Opinion Letter No. 21-87
Contents of letter
March 19, 1987
The Honorable Marion Cairns
17 East Swon
Webster Groves, Missouri 63119
Dear Representative Cairns:
This opinion is in response to your question asking:
May a county recorder of deeds refuse to accept for recording documents imprinted with a notarial seal which includes the county of residence of the notary public before whom the documents are executed?
Section 486.040, RSMo Supp. 1975, provided:
Every notary public shall provide a notarial seal, on which shall be inscribed his name, the words ‘notary public’, the name of the county or city, if appointed for such city, in which he resides and has his office, and the name of the state. Immediately below his signature in any certificate or acknowledgement which is to be recorded in the office of a recorder of deeds, he shall print, stamp or type his name, and he shall designate in writing, in any certificate signed by him, the date of the expiration of his commission. No notary public shall change his seal during the term for which he is appointed, and he shall authenticate therewith all of his official acts, and the record and copies, certified by the proper custodian thereof, shall be received in evidence.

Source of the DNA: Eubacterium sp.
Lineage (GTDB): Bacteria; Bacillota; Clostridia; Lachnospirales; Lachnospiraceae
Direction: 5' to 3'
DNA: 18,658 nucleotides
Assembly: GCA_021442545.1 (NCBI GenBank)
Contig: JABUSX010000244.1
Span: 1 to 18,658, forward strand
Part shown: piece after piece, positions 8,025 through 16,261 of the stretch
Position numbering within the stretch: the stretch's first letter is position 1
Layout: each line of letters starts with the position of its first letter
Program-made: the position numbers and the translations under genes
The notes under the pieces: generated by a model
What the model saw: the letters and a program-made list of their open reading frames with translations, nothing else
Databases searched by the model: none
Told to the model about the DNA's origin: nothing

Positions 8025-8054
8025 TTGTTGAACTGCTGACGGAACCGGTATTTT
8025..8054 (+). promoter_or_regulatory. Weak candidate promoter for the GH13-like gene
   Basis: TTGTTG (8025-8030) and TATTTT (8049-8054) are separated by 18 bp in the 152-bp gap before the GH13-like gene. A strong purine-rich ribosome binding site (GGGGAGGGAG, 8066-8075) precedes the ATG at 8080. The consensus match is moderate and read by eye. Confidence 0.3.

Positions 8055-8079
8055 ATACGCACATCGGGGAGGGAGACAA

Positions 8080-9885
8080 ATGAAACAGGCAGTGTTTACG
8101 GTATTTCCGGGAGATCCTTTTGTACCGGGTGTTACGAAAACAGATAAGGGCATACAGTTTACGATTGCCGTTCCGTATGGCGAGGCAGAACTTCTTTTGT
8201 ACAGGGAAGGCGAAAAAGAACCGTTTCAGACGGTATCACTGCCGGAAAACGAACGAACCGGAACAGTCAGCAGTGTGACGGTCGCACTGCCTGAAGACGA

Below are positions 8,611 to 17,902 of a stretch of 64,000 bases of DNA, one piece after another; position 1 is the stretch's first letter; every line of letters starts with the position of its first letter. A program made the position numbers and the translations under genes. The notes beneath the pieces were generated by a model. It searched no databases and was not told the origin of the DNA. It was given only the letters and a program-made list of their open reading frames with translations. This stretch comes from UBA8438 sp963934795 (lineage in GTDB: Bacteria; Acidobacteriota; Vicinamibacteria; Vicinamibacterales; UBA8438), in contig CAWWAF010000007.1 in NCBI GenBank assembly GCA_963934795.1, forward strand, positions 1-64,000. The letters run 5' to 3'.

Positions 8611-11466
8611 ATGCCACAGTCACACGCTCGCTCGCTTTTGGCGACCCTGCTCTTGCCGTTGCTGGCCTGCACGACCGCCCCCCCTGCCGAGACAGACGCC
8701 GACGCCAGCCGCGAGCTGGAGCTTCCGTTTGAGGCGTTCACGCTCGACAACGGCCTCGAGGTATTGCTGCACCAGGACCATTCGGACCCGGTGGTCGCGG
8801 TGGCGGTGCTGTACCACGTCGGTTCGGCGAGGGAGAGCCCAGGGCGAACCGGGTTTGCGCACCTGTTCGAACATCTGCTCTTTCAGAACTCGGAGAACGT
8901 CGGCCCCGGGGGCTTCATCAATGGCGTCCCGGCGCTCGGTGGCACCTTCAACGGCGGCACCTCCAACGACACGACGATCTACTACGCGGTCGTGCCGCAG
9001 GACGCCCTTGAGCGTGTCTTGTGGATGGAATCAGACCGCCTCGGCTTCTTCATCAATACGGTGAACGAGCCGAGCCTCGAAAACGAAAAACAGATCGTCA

Section 486.040, RSMo Supp. 1975, was repealed and several new statutes concerning notaries were enacted in H.B. 513, Laws of Mo., 1977, p. 642. One new statute was Section 486.285, RSMo 1986, which provides in pertinent part:
1. Each notary public shall provide, keep, and use a seal embosser engraved to show the words ‘Notary Seal’, his name, ‘Notary Public’, and ‘State of Missouri’.
Thus, the 1986 statute does not require the notarial seal to include the name of the county or city, if appointed for such city, in which the notary resides and has his office. The 1986 statutes do, however, still contain certain requirements concerning the county of residence in the following sections. Section 486.295, RSMo 1986, provides: